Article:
What to do when moving into your new Care Home
Moving into a care home can be an emotional and stressful experience. Like anything new, there are nerves about what it’s going to be like, but there is also sadness about leaving your old home and life behind. But, if you know what you need to do and the more prepared you are, the better you will feel when it is time to move and it will help you settle in faster, and help you feel more at home.
Before moving in it might be wise to visit the care home a few times and get used to the surroundings. Say hello to staff and residents and become familiar with the building. This will make the eventual move less strange and may take away some nervousness of what to expect. During your visits begin to plan how you can decorate your room and what activities you might want to join.
Ideas to help you Settle in:
Take your home with you
A great way to feel more comfortable and relaxed is to bring items to help make your room feel more like your home. It is a good idea to decorate your room with personal items and pictures or paintings, and some care homes allow you to furnish your own room, which means you can bring your favourite lounge chair, a TV or even your own bed. This ensures you are familiar with what is around you and can help you settle in better.
Allow staff to get to know you
The better the people caring for you know you, the better they will be at understanding your needs and preferences. A good start is to provide the care home with details of your life in advance, such as where you grew up, your occupation and lifestyle and interests, so the staff can get to know you before you move in.
Notify relevant people of your new address
To ensure the move goes as smoothly as possible and to avoid any hassle once you have moved in, make sure you let the relevant institutions know about your change of circumstances and address. Notify your local council, bank(s), GPs, utility companies etc. as well as friends and family.
Moving into a care home can be one of the most emotionally difficult decisions you have had to make in your life. Although everyone is different, the tips below might help you relieve some of the stress and upset.
- Talking to friends and family or an independent person about it can help you come to terms with the move and help you think positively about the decision.
- Involve yourself in the move as much as possible to ensure your needs and wishes are catered for.
- If the home offers an exercise programme it is a good idea to get involved as exercising is beneficial for both physical and mental wellbeing.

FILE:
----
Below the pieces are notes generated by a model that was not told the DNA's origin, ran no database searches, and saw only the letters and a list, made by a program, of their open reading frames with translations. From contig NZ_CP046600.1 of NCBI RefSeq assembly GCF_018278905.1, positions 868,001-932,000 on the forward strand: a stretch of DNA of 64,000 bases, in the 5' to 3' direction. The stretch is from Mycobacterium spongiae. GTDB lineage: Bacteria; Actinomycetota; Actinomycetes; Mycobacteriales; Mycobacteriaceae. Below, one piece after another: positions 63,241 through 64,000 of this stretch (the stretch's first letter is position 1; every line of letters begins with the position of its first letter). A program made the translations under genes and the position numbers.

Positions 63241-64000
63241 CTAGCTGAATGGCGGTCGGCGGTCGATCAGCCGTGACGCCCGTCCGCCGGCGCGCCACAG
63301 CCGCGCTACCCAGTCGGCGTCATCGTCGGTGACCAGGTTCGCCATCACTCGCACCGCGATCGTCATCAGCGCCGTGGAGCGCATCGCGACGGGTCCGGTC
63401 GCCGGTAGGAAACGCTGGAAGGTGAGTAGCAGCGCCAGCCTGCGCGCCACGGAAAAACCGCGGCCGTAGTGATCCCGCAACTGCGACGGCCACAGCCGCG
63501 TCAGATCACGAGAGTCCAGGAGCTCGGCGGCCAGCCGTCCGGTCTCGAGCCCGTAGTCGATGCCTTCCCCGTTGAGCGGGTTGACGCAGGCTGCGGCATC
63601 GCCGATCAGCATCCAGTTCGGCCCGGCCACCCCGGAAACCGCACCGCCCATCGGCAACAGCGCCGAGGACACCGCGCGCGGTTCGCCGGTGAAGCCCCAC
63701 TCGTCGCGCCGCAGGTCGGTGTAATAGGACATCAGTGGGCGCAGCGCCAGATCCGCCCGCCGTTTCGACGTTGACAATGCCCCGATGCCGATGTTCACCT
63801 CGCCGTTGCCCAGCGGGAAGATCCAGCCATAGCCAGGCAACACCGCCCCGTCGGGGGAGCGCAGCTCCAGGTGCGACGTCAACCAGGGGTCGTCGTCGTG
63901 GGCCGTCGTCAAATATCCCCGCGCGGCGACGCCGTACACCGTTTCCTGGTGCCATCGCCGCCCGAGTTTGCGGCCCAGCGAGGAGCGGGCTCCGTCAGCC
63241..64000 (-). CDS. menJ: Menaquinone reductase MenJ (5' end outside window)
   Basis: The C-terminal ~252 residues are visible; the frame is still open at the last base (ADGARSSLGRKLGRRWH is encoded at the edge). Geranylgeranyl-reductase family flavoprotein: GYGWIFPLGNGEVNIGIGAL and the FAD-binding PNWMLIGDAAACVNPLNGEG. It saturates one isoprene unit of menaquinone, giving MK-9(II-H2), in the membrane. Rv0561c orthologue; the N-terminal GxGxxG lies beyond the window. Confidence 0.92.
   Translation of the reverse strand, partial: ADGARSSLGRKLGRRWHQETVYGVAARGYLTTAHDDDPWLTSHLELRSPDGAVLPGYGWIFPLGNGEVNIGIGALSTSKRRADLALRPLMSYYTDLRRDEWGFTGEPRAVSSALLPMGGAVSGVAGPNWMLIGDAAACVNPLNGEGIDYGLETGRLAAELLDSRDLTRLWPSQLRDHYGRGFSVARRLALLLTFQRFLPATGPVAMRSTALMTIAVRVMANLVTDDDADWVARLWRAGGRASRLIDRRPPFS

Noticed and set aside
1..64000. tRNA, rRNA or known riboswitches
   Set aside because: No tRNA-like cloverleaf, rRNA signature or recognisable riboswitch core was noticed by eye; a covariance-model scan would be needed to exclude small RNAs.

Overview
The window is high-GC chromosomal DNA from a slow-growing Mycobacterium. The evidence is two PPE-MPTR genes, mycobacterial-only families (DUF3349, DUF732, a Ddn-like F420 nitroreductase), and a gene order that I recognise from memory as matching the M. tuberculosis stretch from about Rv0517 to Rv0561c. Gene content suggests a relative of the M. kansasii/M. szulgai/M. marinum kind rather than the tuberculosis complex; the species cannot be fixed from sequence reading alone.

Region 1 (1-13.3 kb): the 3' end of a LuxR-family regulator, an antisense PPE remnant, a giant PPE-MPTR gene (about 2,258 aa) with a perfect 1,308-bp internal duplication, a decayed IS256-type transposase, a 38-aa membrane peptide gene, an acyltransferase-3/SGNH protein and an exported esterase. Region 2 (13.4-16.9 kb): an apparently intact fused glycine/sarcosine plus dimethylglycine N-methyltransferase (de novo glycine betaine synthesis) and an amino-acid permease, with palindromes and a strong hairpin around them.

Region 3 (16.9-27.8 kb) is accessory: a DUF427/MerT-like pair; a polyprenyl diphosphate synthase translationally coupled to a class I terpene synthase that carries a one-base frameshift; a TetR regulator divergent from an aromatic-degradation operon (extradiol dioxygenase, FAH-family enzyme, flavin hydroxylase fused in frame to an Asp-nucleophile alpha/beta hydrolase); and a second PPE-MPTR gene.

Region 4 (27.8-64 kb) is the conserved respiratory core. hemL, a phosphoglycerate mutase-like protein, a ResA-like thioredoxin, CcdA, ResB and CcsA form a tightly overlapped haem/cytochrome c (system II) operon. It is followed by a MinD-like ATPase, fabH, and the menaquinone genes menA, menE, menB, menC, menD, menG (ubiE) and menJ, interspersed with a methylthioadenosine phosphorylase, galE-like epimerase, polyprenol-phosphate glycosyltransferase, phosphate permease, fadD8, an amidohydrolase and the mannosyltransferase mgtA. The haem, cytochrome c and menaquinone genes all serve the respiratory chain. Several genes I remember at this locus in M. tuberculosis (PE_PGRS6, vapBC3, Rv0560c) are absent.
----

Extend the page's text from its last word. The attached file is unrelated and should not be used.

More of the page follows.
- Visit the home a few times before moving in and imagine how you would like your room to look and what hobbies/activities you will get involved in. Try to imagine your life there in a positive way
- If you start to feel continually anxious or down, it is important you talk to someone about it. Staff at the home, your GP and friends and family are all there to support you.
- Arrange for friends and families to visit so you have familiar faces for the first few weeks but also try to meet new people.
Knowing what to take:
The move and knowing what and what not to take can be very stressful. The Care Home should be able to help answer any questions you may have. Here are the key things you need to do or take with you:
- Clothing – no need to take everything on the first day, moving into a care home can be scary without emphasising it is for ever
- Personal items to make it feel like home – you need to bring enough to make it homely but be careful not to over clutter.
- Medication – care home staff can only give prescribed medication so ensure all tablets are in their original boxes
- Dietary requirements – make sure the home is aware of any dietary requirements before you join them.
- Signed contract and initial payment – it is important that you have a contract signed; it is a CQC requirement and protects the home and the resident. Check that you know what is included in your care home fees so you are not surprised later.
- Complete any paperwork beforehand and bring with you so its one less thing to worry about on the first day
- If you are acting as an attorney, the home will need to see the Lasting Power of Attorney (LPA) otherwise, by law, they are not allowed to let you make any decisions for the resident.